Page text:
each of said at least three apertures positioned substantially above a mid-point of a one of said at least three sides furthest away from said aperture when said side furthest away from said aperture resides horizontally on said work surface.
14. The device of claim 13 wherein said body has a thickness in the range of 2 percent to 6 percent of a length of one of said at least three sides.
15. The device of claim 13 wherein said body is triangular.
16. The device of claim 13 wherein said at least three apertures comprises at least one aperture off-centered relative to said body.
17. The device of claim 16 wherein at least one of said at least three apertures includes an apex that points toward said work surface.
18. The device of claim 13 wherein said at least three apertures comprises at least one aperture having a side that is parallel to an opposite side of said body.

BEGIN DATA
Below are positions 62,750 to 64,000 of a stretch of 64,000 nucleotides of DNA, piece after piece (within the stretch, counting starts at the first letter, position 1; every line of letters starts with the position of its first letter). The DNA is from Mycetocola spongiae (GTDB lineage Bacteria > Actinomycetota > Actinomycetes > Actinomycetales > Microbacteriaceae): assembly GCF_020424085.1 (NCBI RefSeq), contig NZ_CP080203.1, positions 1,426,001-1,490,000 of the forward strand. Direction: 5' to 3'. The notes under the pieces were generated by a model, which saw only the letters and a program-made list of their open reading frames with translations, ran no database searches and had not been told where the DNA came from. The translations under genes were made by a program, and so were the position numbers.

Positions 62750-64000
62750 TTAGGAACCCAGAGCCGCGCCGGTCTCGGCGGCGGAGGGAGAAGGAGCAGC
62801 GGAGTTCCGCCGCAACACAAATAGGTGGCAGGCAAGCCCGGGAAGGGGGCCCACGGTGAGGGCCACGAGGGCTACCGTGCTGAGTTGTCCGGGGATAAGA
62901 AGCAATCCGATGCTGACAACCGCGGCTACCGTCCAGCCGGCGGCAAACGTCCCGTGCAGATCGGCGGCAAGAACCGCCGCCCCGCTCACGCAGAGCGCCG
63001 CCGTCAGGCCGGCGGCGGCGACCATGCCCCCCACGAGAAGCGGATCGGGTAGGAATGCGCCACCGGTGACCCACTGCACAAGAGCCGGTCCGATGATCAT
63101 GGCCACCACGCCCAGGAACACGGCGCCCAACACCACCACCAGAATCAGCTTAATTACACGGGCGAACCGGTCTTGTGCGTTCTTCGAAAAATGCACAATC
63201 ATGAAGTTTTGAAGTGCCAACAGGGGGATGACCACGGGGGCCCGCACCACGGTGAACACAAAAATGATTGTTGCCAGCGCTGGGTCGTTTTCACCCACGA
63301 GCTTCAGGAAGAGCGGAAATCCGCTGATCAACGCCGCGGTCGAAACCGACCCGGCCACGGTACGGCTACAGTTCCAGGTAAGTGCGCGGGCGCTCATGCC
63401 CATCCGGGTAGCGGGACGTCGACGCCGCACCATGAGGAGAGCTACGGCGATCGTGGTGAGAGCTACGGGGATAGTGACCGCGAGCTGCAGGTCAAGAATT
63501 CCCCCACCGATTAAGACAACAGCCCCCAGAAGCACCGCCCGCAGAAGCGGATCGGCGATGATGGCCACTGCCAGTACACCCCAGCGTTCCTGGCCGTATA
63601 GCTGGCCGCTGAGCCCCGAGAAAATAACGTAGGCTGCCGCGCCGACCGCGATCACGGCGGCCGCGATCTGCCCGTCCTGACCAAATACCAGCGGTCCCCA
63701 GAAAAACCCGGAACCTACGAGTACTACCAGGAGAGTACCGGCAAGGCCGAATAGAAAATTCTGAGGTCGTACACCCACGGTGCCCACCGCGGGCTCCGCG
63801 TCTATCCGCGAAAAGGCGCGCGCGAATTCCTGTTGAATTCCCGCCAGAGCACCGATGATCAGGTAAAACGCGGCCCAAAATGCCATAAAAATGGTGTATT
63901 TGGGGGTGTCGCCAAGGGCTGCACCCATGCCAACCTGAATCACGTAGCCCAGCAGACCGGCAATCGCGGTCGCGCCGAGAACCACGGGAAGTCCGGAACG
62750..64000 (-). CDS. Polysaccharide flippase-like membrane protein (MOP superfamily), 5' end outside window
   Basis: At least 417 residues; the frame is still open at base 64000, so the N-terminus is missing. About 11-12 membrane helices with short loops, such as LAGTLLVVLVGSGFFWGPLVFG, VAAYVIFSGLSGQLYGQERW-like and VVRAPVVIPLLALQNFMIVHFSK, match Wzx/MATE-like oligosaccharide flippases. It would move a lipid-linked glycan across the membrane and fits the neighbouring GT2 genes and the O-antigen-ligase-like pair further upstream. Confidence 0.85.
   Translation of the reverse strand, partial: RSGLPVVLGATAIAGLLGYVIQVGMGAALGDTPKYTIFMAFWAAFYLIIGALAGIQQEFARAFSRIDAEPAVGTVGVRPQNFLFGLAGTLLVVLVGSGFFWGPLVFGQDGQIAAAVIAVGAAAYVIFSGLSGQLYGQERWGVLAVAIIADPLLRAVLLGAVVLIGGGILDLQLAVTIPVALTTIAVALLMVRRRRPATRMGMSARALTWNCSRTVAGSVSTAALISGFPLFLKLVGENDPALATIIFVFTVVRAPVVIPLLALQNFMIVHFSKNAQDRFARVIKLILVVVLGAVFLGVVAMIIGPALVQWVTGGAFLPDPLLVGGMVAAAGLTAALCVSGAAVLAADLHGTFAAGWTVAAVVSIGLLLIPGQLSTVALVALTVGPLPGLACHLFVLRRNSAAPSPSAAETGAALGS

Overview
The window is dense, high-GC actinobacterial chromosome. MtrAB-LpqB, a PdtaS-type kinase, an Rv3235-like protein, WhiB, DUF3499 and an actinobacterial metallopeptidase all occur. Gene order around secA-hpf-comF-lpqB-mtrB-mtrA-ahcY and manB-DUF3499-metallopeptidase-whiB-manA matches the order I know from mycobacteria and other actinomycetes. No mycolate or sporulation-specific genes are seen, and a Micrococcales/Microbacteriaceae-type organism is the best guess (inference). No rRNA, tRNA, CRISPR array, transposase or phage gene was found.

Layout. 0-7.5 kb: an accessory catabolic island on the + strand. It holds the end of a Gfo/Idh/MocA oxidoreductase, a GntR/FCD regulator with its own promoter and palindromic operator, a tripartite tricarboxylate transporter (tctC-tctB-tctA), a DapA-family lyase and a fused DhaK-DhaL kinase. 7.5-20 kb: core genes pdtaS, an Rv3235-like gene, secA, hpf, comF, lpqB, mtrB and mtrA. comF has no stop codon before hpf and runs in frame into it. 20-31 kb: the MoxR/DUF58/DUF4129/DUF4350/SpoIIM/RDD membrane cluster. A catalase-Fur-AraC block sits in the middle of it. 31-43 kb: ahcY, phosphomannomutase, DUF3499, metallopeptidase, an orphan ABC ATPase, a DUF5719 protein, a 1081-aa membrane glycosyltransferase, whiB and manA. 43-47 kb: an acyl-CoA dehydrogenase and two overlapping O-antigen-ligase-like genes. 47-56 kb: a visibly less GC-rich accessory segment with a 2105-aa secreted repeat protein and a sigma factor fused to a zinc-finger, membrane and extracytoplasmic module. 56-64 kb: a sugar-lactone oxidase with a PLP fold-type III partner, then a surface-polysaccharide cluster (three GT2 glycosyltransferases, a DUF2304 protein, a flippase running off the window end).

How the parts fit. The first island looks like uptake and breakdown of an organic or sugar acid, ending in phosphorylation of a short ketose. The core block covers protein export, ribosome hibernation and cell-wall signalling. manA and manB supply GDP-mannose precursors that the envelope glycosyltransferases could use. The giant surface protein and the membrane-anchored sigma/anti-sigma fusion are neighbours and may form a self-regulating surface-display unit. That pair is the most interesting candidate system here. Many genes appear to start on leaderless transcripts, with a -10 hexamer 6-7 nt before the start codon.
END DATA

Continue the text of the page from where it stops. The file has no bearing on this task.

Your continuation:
19. The device of claim 13 wherein said at least three sides comprises at least one straight side.
Description
RELATED APPLICATIONS

This application claims priority to U.S. National Phase patent application Ser. No. 12/438,002, filing date Jun. 5, 2009, entitled Portable Vise; to International Patent Application No. PCT/US2008/056644, International Filing Date Mar. 12, 2008, entitled Portable Vise; and to U.S. Provisional Application Ser. No. 60/894,429, filed Mar. 12, 2007, entitled Portable Vise, all of which are hereby incorporated by reference.

BACKGROUND OF THE INVENTION